Health ministry criticized for approving nicotine pouches in the country

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Lyft nicotine pouches. The government has been criticized for allowing the pouches into the country./COURTESY

The decision by the Ministry of Health to license nicotine pouches and allow them back into the Kenyan market has been vehemently opposed by Tobacco control and health advocates.

In a joint press conference in Nairobi on Saturday, Kenya Tobacco Control Alliance (KETCA) together with National Parents Association, called the move disastrous and demanded the pouches be banned completely just like other countries have done.

According to KETCA Chair Joel Gitali, current evidence shows the products are harmful to human health and should be banned completely.

The chair noted that nicotine is an extremely addictive drug that causes dependence and withdrawal, saying since the pouches were introduced, there has been a sharp rise in the reported cases of nicotine addiction among learners.

He added that claims by cigarette manufacturer BAT- Kenya, which has a brand called LYFT, that the pouches are harm-reducing agents, creates a false perception of safety.

“A lower risk of adverse health outcomes is achieved by eliminating tobacco use and not by substituting another form of tobacco use,” said Gitali.

He called on Health Cabinet Secretary Mutahi Kagwe to punish officials of the Pharmacy and Poisons Board who had in 2019 illegally registered the products as “medicine”.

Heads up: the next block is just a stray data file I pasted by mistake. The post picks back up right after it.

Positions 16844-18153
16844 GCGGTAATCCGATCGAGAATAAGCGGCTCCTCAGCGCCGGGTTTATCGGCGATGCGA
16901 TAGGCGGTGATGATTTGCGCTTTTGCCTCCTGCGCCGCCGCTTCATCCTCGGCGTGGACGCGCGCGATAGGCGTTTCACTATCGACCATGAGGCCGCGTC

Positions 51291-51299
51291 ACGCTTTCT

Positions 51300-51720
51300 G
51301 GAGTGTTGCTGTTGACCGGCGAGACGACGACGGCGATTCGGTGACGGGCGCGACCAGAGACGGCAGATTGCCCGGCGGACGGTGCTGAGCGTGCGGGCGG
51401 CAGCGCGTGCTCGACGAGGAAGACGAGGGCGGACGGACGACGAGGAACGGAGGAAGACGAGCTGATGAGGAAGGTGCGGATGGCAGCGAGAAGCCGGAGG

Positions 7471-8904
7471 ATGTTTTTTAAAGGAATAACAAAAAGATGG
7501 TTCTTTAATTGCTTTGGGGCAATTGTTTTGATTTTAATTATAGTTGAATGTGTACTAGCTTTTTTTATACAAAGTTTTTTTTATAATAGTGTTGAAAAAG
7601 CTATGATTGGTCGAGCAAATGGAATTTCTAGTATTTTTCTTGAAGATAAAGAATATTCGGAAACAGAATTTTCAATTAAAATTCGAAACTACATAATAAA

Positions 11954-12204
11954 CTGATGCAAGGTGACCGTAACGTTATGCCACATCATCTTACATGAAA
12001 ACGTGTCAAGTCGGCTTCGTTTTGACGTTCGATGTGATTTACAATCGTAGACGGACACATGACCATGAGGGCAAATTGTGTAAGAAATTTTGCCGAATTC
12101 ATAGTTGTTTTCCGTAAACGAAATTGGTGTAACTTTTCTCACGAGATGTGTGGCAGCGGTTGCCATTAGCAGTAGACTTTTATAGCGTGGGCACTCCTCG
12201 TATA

“They should not be let off the hook and we expect them to be held to account. Officials of BAT who colluded with them must also be punished,” he said.

KETCA National Coordinator Thomas Lindi, also added that the only way to control the growing nicotine crisis in Kenya is to ban the pouches, citing the fact that the tobacco industry routinely flouts the Tobacco Control Act and there is no evidence they will respect the law this time

National Parents Association Chairman Nicholus Maiyo, noted that nicotine is worse than cigarettes since the nicotine in cigarettes is less than that in the pouches, urging the government to carry out chemical analyses and tell us what other chemicals may be contained inside.

The manufacturers last week confirmed they had reached a deal with MoH to reintroduce their products into the market under the condition that they are registered as tobacco products.

Tobacco industry has 21 days to comply, counted from February 9, 2021.

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